If you’re not good at paperwork, the corporate form of business is probably not for you.
Let me tell you about a tax court case involving William H. Bruecher III. He learned a lesson by paying more than $27,000 in taxes on monies his corporation supposedly loaned to him. Mr. Bruecher’s corporation did not pay him a salary; rather, the corporation paid his personal expenses, classifying the payments as advances.
Advance Account on Corporate Books
Advances handled properly do not create a tax problem. The IRS in an audit, or the court in a decision, first looks to see whether the advances are loans or dividends. If repayment by the owner and collection by the corporation seem assured, or actually take place in a later year, the advance is a loan.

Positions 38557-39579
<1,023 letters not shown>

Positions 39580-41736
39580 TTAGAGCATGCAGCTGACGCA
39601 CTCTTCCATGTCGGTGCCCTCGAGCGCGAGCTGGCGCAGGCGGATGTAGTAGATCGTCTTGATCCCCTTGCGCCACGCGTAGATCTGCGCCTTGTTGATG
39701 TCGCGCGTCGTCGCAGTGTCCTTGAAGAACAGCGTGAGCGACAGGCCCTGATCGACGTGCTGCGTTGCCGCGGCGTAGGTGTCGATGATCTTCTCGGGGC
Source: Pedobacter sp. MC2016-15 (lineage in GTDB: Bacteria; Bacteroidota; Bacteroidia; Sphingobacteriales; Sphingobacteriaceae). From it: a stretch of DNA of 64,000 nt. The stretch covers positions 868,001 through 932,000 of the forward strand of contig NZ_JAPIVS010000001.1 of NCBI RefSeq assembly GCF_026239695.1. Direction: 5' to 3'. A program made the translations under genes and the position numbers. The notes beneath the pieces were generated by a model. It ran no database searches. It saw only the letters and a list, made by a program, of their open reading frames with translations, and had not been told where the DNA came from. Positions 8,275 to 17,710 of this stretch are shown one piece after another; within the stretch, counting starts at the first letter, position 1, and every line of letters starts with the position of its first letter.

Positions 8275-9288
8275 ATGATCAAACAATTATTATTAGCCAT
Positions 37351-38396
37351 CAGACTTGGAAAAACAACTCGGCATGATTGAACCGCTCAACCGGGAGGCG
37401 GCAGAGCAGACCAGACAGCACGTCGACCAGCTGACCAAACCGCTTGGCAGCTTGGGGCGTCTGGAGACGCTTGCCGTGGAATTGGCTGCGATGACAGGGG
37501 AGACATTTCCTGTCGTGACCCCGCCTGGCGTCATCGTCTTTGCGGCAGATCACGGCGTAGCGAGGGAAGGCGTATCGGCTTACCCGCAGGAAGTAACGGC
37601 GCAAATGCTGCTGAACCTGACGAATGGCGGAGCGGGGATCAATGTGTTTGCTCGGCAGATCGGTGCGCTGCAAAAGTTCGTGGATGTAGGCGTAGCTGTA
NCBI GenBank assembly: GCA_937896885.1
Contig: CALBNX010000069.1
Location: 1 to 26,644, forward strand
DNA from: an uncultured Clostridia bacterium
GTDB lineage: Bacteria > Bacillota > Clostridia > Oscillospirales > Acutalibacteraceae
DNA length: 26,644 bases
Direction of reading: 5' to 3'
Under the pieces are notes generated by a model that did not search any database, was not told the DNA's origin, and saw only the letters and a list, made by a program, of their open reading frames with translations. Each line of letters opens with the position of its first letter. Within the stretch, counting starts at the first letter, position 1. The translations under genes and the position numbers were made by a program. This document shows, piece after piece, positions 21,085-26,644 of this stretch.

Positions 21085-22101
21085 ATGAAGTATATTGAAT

Intent to Repay
To decide whether there is intent to repay, the court looks at factors such as the following:
• Promissory notes or other written promises to repay the advance
• Interest charges on the advance
• Collateral to ensure repayment
• Past history of repayment
Neither Mr. Bruecher nor his corporation could produce any of these. Further, the very personal nature of some of the advances (such as divorce settlement payments, child support payments, and payments to the grocery store) got the court’s attention.
In court, Mr. Bruecher delivered his self-serving testimony and presented as evidence the corporate tax return, on which the advances were classified as loans. Not good enough, ruled the court, as it made the advances taxable dividends to Mr. Bruecher.
In conclusion, using the 2019 luxury water limits, if your average daily cost of the cruise is $692 or less, you can use this strategy to deduct all cruise ship costs to travel to and from the seminar.
We specialize in helping clients clarify their taxes so they keep more of their money. Many small business owners who come to see us in Fort Worth, TX generally do not understand the tax law enough to explain it to a fifth grader.